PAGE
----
Will Gwaun

Will lives in Sheffield, England, a city he likes for its many odd and hidden places. He works for an environmental charity where he teaches people to love bicycles. He sometimes makes shows for community radio about the history and future of science, technology and society.

Will lives in Sheffield, England, a city he likes for its many odd and hidden places. He works for an environmental charity where he teaches people to love bicycles. He sometimes makes shows for community radio about the history and future of science, technology and society.

Pixel Heart

Tess is furious, screaming at me in those moments before the rental car goes off the road. It is on auto-drive but nonetheless I stare forward into the flickering silhouettes of the pines, my fingers knotted tight around the wheel.

The shouting reaches its crescendo a minute before the crash. “Just tell me who the fuck you are, if you’ve done something terrible, whatever, we can work through that, but tell me–” her voice is pulled hard, a voice I only hear when the office calls her with some other-time-zone banking crisis in Tokyo, Berlin, Taipei, and she answers, sharp and hollowed of tenderness.

This voice makes me tremble inside, a little boy who wants nothing more than to look down at his shoes and say sorry. I almost blurt it all out right there, the truth, imagining the lightness I’d feel. The unburdening of all these fictions I have conjured for no reason other than that I can make people believe them.

But how weak, how vulnerable that position, naked of the smokescreens and labyrinths I clothe myself in. Instead I cobble an armor of silent, simmering anger and refuse to engage, having no idea how I will talk my way out of this.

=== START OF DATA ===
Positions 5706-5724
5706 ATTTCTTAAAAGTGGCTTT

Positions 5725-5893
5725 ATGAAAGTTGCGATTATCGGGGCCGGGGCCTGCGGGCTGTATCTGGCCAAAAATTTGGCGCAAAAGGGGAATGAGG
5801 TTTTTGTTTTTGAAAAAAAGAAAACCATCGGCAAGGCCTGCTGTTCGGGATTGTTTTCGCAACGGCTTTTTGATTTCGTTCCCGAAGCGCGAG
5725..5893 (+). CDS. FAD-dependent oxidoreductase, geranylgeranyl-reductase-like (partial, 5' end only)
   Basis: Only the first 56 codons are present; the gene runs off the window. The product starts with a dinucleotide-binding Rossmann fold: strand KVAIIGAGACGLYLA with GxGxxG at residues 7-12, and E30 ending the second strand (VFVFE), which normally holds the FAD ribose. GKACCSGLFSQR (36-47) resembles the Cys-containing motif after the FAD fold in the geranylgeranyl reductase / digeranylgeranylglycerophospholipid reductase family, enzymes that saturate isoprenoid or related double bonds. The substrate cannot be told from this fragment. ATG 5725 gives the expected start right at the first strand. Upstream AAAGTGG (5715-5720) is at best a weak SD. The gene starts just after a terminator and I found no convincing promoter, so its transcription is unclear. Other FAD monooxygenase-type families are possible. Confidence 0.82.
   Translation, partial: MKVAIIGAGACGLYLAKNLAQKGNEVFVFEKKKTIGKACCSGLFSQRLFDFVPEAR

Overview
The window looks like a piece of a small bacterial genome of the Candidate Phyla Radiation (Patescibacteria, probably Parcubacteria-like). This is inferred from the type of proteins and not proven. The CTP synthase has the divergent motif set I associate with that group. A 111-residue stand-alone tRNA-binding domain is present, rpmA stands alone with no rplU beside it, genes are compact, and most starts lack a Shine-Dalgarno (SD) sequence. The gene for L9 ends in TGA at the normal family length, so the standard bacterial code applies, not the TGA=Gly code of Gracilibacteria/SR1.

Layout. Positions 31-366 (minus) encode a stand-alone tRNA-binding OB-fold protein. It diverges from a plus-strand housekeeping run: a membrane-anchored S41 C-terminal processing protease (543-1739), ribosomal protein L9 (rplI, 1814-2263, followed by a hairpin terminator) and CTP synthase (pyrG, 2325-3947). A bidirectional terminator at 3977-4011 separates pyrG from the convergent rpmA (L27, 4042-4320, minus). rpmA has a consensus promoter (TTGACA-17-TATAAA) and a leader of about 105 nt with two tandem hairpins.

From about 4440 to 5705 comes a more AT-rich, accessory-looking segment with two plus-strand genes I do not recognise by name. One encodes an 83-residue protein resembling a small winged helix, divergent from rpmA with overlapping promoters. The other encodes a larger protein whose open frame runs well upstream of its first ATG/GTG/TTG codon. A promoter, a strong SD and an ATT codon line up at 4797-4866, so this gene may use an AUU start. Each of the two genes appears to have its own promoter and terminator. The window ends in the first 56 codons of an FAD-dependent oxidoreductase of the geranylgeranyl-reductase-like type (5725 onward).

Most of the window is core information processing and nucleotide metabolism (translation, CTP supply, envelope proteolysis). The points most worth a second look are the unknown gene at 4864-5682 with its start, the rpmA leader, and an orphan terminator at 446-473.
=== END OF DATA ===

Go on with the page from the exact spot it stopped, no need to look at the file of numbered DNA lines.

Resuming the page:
I hack into her retinal display and watch it in the corner of my eye. She riffles back through images of us stored in her cloud cache; the rush of encounters our life has been. I see flickers of weekends in one city or another, half way between where she and I must be the following Monday. We are at dinner, or in the shade of palm tree, or holding hands on a snowy evening beneath a street light, trying to grasp our relationship together against the demands of our work.

She begins to delete them, one by one, our smiles, a tableau of warmth dissolving into so much binary. Unbearable to see, I snatch and secret them into an archive, though their safety offers no protection against the threat of weeping like a child.

She scrabbles, amateurishly, into the sprawl of social media, looking for traces of my identity though she knows I have little to nothing there. I explained that absence away four years back, when we first met, saying it was protection against identity theft, necessary for my work.

“Did your parents really drown? Is that true? Is your job real?” She slashes at the undergrowth of my fictions as if she will blunder into a clearing of truth. “All this shit at work and now… I need you to be…”

Her voice almost waivers then but she wrenches it tight and suddenly she is doing something I did not expect. Something I’m not sure I can protect myself against, here on the fly. Buried in an encrypted window she logs into the bank’s employee net, bringing up a secure line to an anti-fraud application, a precursor of which I myself had a hand in testing. She is spitting my details into it, photos, dates, times, and it is trawling databases the public only dimly know exist.

I am panicking, scraping at the depths of my boxes of tricks for a way to foil her. And then the auto-drive clicks off and the wheel jerks in my hand and the car skids, thuds and we are spinning, floating, clattering into the darkness.